He added the Indonesian House of Representative could ratify the bill, but he would continue to refuse it to be implemented in Papua for good. It’s not the time for investment to harm the people. It is now the time for the government to resolve the dispute on oil palm plantation with people who continue to complain and ask for their rights.
“For example, Yerisiam Tribe in Nabire. Until now people are still rejecting the oil palm plantation. It is similar with other regions in Papua, such as Merauke and Manokwari. I think it would be the same in other Indonesian regions to refuse the implementation of Oil Palm Plantation Law. I pay attention more to the condition of the victims of oil palm plantation in Papua and the landowners,” he said.
Meanwhile, the Coordinator of Coalition for Oil Palm Plantation Victims in Papua, John Gobay said the reason behind the oil palm plantation law was to protect the oil palm farmers. But in Indonesia, the oil palm farmers are only existed in Sumatera, Sulawesi and other regions but not in Papua. Now what was happened is the customary people are becoming the victims of the oil palm company.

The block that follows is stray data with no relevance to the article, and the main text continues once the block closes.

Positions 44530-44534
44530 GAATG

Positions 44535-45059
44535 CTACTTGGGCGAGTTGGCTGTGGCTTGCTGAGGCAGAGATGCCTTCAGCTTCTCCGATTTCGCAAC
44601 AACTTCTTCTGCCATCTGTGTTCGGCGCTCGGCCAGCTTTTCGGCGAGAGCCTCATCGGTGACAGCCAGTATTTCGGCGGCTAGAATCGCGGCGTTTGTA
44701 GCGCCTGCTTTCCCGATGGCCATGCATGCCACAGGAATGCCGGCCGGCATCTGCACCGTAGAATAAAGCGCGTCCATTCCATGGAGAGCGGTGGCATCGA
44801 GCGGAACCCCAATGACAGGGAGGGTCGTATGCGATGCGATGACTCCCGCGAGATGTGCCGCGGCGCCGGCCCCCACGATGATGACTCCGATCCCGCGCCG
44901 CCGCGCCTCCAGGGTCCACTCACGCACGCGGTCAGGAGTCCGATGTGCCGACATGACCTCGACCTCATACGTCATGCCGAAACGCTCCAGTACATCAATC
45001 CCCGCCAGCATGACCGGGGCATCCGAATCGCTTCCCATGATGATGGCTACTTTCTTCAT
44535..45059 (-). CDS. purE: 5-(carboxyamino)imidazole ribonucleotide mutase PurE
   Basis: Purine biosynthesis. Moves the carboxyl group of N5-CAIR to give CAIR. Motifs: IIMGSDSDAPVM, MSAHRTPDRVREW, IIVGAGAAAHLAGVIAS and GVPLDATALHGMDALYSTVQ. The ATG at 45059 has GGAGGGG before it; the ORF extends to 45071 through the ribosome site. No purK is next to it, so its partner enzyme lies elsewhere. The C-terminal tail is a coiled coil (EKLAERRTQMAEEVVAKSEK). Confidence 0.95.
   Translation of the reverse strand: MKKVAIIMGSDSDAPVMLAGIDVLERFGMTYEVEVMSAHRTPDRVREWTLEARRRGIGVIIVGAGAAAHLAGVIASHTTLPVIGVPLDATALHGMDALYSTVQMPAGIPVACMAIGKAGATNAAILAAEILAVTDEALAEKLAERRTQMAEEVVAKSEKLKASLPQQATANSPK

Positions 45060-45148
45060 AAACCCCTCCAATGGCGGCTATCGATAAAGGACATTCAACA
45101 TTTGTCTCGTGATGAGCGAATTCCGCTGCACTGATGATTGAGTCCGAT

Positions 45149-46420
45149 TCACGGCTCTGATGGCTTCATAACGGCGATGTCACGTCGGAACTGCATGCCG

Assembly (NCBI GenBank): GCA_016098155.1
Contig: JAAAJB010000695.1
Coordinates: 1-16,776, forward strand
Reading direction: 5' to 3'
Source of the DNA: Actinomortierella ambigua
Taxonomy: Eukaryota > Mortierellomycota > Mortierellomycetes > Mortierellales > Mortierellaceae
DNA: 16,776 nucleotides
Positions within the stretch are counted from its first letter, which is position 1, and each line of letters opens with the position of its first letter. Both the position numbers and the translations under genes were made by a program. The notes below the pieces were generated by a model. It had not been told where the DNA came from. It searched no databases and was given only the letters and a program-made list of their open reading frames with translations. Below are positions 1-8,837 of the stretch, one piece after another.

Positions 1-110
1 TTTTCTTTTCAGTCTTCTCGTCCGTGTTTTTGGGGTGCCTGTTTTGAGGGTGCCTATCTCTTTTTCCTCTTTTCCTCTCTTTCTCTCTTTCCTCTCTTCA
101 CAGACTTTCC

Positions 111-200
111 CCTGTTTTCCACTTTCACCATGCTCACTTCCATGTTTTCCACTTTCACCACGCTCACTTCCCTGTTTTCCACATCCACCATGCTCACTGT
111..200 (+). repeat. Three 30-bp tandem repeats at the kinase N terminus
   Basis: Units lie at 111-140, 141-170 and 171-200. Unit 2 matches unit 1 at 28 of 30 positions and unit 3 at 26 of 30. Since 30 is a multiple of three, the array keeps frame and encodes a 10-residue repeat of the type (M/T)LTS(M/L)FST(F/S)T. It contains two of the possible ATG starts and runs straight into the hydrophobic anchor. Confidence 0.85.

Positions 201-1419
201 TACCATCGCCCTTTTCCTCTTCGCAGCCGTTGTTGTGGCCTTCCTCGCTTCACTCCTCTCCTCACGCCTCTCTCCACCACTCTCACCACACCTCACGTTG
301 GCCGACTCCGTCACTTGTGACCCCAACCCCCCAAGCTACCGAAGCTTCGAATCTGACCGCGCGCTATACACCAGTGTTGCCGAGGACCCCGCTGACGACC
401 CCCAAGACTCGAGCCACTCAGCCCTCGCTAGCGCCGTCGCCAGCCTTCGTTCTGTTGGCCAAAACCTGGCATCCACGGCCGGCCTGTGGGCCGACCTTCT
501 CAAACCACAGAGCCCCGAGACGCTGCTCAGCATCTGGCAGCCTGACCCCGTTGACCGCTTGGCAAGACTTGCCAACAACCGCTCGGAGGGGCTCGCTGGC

“Given not the bill of the protection of oil palm plantation is currently included in the National Legislation Program, it needs to refuse it for some reasons,” said John Gobay.
Among the reasons are it’s simply a guile of plantation investors who hiding behind the farmers to get their intention to take the forest and the land increasing the burden of huge deforestation. Another reason, especially in Papua there are no oil palm farmers. Therefore the parliament should not arbitrarily formulate the legal product. Because it only increases the problem instead of resolve it. The law would crash with the Presidential Decree on oil palm plantation and mining moratorium by Jokowi Administration.
“The state should be focus on the protection of the customary people through the bill on customary people protection after the decision 35 by Constitutional Court. The entire customary people and the victims of oil pal plantation in Papua strongly reject this particular bill,” he said.